Recession - Friend or Foe?
We as people are all effected by our surroundings. If this known statement is true, then why should we treat our businesses any different? Businesses are built, with the basic principal of providing a quality service or product, while earning a profit. In order to do this, companies have created processes, hired personnel, built relationships, created effective marketing campaigns, and in recent years implemented technology to assist with productivity. Although each of these factors will affect the business in some way, each decision must take the environment in which the business exists into consideration.
In speaking to clients in all verticals from insurance, to finance, to manufacturing - a common theme emerges; the dreaded recession. This being the case, I've taken the time to research and better understand the current economic environment and its effect on business as a whole. This article speaks to what has been learned, and how to effectively navigate the recession so that it may be viewed as an opportunity rather than a crisis.
An interesting fact that was uncovered is that more millionaires were created in times of recession than any other time in history. This fact is somewhat confusing. I've come from a family of small business owners, and was always taught to fear the recession. People lose their jobs, their homes, and their possessions. We were taught to buckle down and hide … better to live to fight another day. If this lesson, which was so embedded in my upbringing, is so true, how could such profit be gained by the fortunate ones who have become wealthy through times of hardship? What did they do different?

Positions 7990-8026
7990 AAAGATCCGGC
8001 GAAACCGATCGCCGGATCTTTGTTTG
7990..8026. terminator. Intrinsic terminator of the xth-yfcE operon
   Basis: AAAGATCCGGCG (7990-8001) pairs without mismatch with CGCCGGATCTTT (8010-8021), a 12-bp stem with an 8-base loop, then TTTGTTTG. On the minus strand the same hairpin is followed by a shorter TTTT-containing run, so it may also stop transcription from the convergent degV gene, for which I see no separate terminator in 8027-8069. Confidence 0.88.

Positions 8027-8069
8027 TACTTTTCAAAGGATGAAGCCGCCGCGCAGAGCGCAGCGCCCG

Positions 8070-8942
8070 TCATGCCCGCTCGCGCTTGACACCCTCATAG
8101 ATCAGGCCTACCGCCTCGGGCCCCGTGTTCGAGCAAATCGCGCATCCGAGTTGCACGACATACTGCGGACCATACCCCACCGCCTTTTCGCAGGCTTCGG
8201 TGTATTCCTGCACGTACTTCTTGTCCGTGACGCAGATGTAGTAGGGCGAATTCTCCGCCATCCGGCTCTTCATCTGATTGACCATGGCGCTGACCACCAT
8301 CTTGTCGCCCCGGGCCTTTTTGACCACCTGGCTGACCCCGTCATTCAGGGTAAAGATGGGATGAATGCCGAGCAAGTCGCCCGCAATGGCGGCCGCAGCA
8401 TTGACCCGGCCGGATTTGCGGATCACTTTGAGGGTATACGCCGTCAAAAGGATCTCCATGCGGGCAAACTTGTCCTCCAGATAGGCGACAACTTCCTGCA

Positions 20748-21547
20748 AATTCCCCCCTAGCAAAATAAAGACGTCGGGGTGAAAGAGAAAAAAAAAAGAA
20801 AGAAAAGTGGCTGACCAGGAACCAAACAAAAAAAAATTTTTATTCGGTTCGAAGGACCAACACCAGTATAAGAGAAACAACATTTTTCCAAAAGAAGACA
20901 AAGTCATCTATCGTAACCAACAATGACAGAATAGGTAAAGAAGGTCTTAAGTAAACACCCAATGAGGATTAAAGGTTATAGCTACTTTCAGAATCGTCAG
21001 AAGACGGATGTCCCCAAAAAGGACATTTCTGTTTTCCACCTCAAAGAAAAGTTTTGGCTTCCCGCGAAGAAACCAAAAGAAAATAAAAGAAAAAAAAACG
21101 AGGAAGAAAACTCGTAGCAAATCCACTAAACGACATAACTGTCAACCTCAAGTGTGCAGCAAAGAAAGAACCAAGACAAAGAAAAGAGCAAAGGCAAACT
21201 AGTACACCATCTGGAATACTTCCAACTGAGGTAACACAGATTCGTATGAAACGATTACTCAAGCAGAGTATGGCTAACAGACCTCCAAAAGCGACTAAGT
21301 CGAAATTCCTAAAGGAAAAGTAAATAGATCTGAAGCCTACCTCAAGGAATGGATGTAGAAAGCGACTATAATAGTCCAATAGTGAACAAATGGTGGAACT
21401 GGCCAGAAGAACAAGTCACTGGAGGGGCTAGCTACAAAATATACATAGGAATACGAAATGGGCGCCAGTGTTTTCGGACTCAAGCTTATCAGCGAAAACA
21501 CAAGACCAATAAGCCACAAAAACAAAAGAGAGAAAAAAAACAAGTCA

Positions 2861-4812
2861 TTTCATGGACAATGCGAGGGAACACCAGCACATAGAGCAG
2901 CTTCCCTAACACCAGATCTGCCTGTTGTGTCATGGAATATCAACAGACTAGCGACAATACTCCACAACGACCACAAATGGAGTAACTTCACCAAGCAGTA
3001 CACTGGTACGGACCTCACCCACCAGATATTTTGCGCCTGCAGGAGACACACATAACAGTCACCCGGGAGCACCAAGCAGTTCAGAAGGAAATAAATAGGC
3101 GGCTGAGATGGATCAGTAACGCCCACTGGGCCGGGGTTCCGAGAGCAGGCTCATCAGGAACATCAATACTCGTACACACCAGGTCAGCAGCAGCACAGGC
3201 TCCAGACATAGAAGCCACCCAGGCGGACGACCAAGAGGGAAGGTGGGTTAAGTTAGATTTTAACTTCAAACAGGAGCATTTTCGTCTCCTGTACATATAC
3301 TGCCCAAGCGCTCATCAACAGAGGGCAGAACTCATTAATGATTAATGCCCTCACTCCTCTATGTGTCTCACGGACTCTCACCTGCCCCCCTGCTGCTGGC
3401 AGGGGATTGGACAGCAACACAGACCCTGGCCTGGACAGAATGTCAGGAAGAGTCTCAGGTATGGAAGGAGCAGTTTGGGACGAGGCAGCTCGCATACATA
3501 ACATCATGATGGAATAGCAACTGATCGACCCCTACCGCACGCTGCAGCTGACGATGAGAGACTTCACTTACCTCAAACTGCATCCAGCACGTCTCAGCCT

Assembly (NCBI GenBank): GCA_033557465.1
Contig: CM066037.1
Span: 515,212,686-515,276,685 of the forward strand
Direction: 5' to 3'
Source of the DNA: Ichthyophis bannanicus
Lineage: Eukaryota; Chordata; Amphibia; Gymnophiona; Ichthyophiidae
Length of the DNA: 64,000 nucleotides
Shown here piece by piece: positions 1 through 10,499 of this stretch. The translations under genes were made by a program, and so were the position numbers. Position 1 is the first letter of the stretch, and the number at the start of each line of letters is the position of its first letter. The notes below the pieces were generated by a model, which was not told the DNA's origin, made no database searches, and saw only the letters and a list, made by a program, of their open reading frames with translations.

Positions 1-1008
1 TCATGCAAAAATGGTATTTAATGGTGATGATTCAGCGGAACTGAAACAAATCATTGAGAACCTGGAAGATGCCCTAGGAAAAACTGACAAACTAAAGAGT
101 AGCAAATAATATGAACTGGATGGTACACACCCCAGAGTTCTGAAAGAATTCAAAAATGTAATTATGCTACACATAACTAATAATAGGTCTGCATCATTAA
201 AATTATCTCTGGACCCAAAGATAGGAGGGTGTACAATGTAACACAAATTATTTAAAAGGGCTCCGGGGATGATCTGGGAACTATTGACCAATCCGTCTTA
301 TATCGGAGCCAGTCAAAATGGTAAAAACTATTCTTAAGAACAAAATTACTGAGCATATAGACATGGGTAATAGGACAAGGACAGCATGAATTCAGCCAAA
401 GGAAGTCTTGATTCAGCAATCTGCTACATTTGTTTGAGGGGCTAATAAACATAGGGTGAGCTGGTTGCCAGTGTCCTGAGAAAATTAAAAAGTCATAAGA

Through many discussions with clients on the topic, I was fortunate enough to speak to an entrepreneur who had a refreshing view of the recession. He asked a question that seemed simple at the time. If he had picked up my family, from our suburban home, dropped us in Time Square, New York, and instructed us to rebuild our life, what would we do?
I immediately began with the obvious responses:
- Sell our cars in response to the high auto ownership costs in Manhattan
- Find a suitable job that was within commuting distance
- Minimize my spending to offset the increased housing costs
- Find a suitable school for my children
My wise colleague pointed out that each of these responses required me to change the way I live in order to deal with the environment that I was placed in. He continued to show the parallels in the business world, and how we as business professionals have effectively built our businesses so that they prosper in the environment in which we practice.
The recession is viewed as nothing more than a change in the business environment. And while there was reason to fear the recession, that fear should be reserved for those without the power to implement change.
I understand that change is a scary thought, but fear can be a fabulous motivator. Fear warns us when we are in trouble, and in some cases, forces us in directions that we may not have gone in times of comfort and relaxation. Comfort is warm and cozy but I've never heard of it described as motivating.